Rubio’s WoodCream: Review Of The New Eco-Friendly Exterior Finish


Looking for a way to finish your outdoor wood project? Maybe you need a more opaque look, but still hoping the natural wood grain will show through? We tried Rubio Monocoat’s WoodCream for a trellis project and created this detailed product review to help you make a decision on whether it’s right for your project!

Updated 4/04/2024

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If you’re constantly working on DIY projects like us, then you’ve inevitably used a range of products when it comes to finishing wood surfaces. Lately, we’ve fallen in love with the Rubio Monocoat brand of products. If you know the Rubio brand, then it’s likely because you’ve heard of their interior product Oil Plus 2C, which is the ultimate wood finish for us.

But what about wood pieces that are outdoors and exposed to the elements?! Well luckily, Rubio also has some exterior finish products: WoodCream and Hybrid Wood Protector.

We recently tried the WoodCream on our DIY Tomato Trellis project. The trellis needed a more opaque colored product so that it would contrast the wood retaining wall right below it. We think it turned out pretty well! However, we wanted to share some more in-depth details about Rubio’s WoodCream, its difference from the other products, when to use it, how to apply it, and our takeaways from using it ourselves.

What is Rubio Monocoat’s WoodCream?

Firstly, let’s cover the basics of Rubio Monocoat’s WoodCream. It’s a wax-based cream finish that adds color and protects the wood while being breathable and hydrophobic. It creates a more opaque look, but the wood grain is still very visible underneath one of the 27 colors available. It has been developed specifically for vertical exterior wood surfaces.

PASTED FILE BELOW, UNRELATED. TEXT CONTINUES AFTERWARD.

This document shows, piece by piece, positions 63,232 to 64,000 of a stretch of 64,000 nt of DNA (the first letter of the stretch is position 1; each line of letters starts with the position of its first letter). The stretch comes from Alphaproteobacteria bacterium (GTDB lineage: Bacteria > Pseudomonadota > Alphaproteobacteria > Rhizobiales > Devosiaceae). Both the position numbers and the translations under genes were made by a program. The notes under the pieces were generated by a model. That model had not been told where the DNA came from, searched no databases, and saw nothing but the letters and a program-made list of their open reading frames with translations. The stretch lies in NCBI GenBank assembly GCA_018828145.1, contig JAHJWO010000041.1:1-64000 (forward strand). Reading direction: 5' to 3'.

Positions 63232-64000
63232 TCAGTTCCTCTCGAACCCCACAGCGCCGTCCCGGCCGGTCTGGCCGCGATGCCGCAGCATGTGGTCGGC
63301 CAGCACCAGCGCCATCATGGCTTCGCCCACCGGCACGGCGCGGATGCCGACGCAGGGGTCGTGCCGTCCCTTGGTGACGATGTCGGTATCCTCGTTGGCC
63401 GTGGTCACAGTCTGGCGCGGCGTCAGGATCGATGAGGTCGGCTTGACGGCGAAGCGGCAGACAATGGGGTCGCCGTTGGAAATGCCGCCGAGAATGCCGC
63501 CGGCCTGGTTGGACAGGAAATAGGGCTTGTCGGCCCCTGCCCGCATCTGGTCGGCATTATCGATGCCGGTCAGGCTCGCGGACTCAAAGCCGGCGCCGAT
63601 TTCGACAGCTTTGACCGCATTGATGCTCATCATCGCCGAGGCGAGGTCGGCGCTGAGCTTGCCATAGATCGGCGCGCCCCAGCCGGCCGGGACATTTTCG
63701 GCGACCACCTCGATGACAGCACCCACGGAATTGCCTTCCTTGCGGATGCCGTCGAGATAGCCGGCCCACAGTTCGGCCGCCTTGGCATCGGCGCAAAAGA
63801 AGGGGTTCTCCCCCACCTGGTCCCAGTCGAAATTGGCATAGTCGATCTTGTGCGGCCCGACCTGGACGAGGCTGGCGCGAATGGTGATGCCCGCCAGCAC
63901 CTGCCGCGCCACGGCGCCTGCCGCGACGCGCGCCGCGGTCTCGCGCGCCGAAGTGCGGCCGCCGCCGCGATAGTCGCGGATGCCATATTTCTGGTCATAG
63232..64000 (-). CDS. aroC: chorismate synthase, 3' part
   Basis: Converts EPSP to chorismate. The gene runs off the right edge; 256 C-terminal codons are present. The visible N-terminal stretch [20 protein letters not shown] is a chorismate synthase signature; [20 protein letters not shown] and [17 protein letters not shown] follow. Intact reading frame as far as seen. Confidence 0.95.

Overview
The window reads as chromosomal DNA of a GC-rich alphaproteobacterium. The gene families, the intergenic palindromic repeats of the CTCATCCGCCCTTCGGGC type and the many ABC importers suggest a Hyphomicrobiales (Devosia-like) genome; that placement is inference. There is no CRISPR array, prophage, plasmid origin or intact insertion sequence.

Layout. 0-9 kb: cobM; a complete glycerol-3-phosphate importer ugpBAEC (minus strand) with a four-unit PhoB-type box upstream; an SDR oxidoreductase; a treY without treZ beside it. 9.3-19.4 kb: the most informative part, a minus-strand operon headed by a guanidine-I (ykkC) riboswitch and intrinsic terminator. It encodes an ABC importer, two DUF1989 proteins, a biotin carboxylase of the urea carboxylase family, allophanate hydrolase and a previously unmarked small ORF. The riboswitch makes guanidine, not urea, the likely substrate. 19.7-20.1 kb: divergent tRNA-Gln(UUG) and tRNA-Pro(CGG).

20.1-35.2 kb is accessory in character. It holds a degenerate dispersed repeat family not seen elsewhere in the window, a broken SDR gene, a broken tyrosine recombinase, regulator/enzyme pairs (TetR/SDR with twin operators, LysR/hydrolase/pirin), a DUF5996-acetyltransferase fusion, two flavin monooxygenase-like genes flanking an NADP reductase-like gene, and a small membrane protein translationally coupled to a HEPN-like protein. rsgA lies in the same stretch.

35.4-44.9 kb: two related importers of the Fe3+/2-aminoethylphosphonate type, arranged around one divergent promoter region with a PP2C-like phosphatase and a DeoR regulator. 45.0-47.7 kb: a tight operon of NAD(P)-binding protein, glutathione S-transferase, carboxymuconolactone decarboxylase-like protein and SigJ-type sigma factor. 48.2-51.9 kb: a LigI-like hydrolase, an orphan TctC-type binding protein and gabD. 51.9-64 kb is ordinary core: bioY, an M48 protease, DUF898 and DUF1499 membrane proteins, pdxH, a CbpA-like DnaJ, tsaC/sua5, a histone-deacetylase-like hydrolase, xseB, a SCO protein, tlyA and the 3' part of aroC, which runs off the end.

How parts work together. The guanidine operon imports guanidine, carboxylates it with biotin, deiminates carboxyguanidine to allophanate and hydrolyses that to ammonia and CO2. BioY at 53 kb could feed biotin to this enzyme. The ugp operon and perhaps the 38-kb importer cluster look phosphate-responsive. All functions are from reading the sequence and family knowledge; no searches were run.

Let’s dive into why this exterior wood finish is unique.

Cream Structure & Hydrophobic Finish

Wood fibers have a capillary effect that allows water to be easily absorbed. Rubio uses a wax-based cream that takes advantage of this capillary effect to absorb the cream and form a water-repellant surface. Their hydrophobic agent nourishes the wood while leaving the porosity open to retain the vapor permeability. The WoodCream’s hydrophobic and self-cleaning qualities can also help reduce the risk of micro-organism growth, like algae, mold, and fungi, as well as frost damage helping contribute to the longevity of the wood.

It’s really cool as this technology allows for the natural look and feel of wood still, but with a colored and water-repellant quality. I truly appreciate the look as we aren’t normally a fan of painted wood. Rubio’s WoodCream’s hydrophobic quality is a unique component, which makes it great for exterior use.

Showing the hydrophobic effect of Rubio Monocoat's WoodCream on a trellis post
Trellis Post Right After Water Hitting It

Sustainability Component

We personally try to DIY sustainably as much as possible by finding a balance of using eco-friendly products, using scrap materials, and more. Beyond the aesthetics, we like using Rubio Monocoat’s products as they emit 0% Volatile Organic Compounds (VOCs) when used, unlike other stains and paints. This means no chemical substances are evaporating into the air when used. VOCs can be harmful to people, causing allergic reactions or breathing problems, and are harmful to the environment by affecting the ozone and increasing the greenhouse gas effect. 

Moreover, Rubio focuses on natural ingredients, and you can also simply clean the application brushes with water as there are no harmful substances within the product. Lastly, with their products mainly needing only one coat, the overall consumption of the product is lower than traditional stain and paint consumption where multiple layers are often required and more product is needed to coat the surfaces.

Rubio Monocoat is committed to 0% VOCs and sustainable entrepreneurship, so it has numerous independent labs review and certify its products. You can view all of Rubio Monocoat’s certifications on their site.